The Role Of Juvenile Offenders Are Held Responsible For Their Crimes

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Public wants to make sure that juvenile offenders are held responsible for their crimes, so other ‘would-be’ offenders receive strong message about cost of the crime7.
This results in community protected from those who might offend or offend again.
Debate over punishment being ethical and moral issue rather than scientific → Teenagers should be punished with same severity as adults7
The law needs to prove 2 things for a person to be convicted of a crime- that a crime was committed and that the person had the intention (“mens rea”) of committing the crime. If a teenager does not have the ability to plan ahead and intently commit the crime, then they are not guilty.
In emotional contexts a teenager’s self-control is more severely restricted than at any other time in development.
In middle adolescence reward-seeking systems are well developed but self-control systems are still developing. This is the time when teenagers commit the most crimes.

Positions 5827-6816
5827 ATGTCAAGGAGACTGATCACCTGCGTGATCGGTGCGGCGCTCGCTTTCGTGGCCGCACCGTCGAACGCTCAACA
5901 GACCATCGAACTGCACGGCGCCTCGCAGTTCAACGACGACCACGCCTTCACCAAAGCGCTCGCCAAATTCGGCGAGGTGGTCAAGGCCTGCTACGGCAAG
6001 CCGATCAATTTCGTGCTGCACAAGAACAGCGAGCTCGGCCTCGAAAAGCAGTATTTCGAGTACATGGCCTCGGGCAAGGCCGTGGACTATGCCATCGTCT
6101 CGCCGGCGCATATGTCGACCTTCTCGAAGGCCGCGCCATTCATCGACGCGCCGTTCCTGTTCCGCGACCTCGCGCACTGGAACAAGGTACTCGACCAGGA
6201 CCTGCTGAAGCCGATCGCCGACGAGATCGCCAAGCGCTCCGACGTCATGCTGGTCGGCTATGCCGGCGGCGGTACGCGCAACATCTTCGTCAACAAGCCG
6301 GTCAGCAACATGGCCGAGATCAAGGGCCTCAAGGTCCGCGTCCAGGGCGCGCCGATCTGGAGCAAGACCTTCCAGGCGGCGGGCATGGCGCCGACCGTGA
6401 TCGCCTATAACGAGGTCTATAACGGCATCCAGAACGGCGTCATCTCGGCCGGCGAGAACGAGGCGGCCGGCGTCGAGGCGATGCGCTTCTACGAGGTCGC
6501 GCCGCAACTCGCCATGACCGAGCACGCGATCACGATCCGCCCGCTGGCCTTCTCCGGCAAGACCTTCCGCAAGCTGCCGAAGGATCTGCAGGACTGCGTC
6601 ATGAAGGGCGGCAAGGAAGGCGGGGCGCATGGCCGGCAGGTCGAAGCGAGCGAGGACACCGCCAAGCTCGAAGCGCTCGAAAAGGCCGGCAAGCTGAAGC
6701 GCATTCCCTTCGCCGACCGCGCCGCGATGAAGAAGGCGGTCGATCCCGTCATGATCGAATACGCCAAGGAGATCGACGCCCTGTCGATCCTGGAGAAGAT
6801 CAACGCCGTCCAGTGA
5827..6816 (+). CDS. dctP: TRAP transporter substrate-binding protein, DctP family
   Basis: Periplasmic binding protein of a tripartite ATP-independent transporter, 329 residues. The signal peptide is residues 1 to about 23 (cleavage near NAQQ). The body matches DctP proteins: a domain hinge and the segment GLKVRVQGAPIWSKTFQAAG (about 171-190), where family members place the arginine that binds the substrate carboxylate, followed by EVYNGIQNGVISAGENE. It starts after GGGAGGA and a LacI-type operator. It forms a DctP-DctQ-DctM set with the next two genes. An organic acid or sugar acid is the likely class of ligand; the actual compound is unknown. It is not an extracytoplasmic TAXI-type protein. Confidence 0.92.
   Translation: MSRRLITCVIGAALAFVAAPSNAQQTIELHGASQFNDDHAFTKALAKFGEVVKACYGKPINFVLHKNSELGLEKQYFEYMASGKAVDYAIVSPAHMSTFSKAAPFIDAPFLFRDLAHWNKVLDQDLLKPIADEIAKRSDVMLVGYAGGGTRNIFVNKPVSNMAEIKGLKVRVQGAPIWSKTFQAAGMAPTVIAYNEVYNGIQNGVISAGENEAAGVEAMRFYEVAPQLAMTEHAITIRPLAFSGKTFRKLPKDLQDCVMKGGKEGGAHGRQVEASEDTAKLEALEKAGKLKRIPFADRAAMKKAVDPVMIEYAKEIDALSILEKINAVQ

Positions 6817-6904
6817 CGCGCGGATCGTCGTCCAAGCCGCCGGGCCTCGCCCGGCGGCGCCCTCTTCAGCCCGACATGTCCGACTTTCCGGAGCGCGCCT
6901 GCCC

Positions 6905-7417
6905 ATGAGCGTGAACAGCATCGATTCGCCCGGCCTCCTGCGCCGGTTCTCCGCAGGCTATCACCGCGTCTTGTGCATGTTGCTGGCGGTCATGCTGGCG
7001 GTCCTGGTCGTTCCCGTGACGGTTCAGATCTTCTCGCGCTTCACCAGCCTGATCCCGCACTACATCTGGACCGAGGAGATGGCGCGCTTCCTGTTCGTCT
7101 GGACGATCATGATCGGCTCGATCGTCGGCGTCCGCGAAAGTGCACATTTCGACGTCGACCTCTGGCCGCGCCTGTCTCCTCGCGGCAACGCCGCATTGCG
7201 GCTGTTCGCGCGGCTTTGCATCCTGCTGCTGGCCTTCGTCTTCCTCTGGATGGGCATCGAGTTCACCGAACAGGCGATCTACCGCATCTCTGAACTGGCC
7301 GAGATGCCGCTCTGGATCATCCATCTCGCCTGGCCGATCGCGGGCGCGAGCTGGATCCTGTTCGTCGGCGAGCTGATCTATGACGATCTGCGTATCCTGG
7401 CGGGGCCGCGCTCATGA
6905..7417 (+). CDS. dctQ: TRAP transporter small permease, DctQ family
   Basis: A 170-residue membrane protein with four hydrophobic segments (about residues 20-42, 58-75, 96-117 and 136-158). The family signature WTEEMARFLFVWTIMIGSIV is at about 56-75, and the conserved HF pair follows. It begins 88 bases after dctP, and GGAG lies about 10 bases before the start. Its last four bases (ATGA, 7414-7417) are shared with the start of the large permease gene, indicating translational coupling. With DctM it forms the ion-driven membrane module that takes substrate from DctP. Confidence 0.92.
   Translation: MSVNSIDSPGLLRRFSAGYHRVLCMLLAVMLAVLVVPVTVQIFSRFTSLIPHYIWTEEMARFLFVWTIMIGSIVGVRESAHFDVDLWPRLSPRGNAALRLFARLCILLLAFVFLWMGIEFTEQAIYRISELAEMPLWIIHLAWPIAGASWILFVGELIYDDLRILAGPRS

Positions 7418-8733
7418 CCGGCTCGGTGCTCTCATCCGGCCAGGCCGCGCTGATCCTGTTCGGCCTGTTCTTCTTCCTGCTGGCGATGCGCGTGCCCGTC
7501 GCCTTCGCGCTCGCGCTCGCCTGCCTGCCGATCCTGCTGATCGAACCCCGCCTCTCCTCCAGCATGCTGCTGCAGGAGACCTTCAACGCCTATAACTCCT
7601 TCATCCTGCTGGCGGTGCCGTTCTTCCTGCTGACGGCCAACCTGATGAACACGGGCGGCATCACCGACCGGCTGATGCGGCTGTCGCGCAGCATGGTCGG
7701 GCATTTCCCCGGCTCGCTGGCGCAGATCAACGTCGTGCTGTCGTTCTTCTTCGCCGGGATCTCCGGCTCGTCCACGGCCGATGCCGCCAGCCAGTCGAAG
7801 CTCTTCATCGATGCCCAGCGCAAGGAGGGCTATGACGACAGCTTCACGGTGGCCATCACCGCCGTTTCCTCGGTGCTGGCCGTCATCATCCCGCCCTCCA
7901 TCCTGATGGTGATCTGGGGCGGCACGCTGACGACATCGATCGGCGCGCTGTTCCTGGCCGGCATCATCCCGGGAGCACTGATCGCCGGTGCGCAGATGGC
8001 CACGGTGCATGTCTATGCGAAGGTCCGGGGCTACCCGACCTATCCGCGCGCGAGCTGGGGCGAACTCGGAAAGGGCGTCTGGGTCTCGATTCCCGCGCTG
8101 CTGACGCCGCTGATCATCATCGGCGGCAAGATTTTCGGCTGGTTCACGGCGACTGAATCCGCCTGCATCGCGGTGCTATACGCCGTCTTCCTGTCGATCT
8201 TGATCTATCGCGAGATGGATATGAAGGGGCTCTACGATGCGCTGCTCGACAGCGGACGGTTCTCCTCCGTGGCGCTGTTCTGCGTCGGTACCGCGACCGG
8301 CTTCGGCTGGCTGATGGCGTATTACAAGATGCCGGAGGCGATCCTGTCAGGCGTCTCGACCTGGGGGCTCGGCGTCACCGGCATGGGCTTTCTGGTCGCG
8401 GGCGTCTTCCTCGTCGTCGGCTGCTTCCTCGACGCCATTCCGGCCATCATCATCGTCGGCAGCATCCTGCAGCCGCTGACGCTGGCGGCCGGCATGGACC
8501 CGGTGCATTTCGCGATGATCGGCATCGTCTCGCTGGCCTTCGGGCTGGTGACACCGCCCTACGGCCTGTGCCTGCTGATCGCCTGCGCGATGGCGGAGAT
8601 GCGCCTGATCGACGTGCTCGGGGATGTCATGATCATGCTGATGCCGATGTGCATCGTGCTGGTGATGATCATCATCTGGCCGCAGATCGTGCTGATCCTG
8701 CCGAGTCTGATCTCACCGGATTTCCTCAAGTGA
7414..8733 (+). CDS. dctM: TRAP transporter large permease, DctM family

Since the basis for these behaviours are biological it is not the teenagers fault, and the teenager is thus not responsible.
During the 1970 's society’s attitude towards juveniles changed from a relatively tolerant to a more strict view, which is considered one of the reasons as to why since then more juveniles were charged as adults rather than a juvenile.11It is widely believed by the public that teenagers who receive a punishment accordingly to their crimes are at a lower risk of committing another offense later on in life.10
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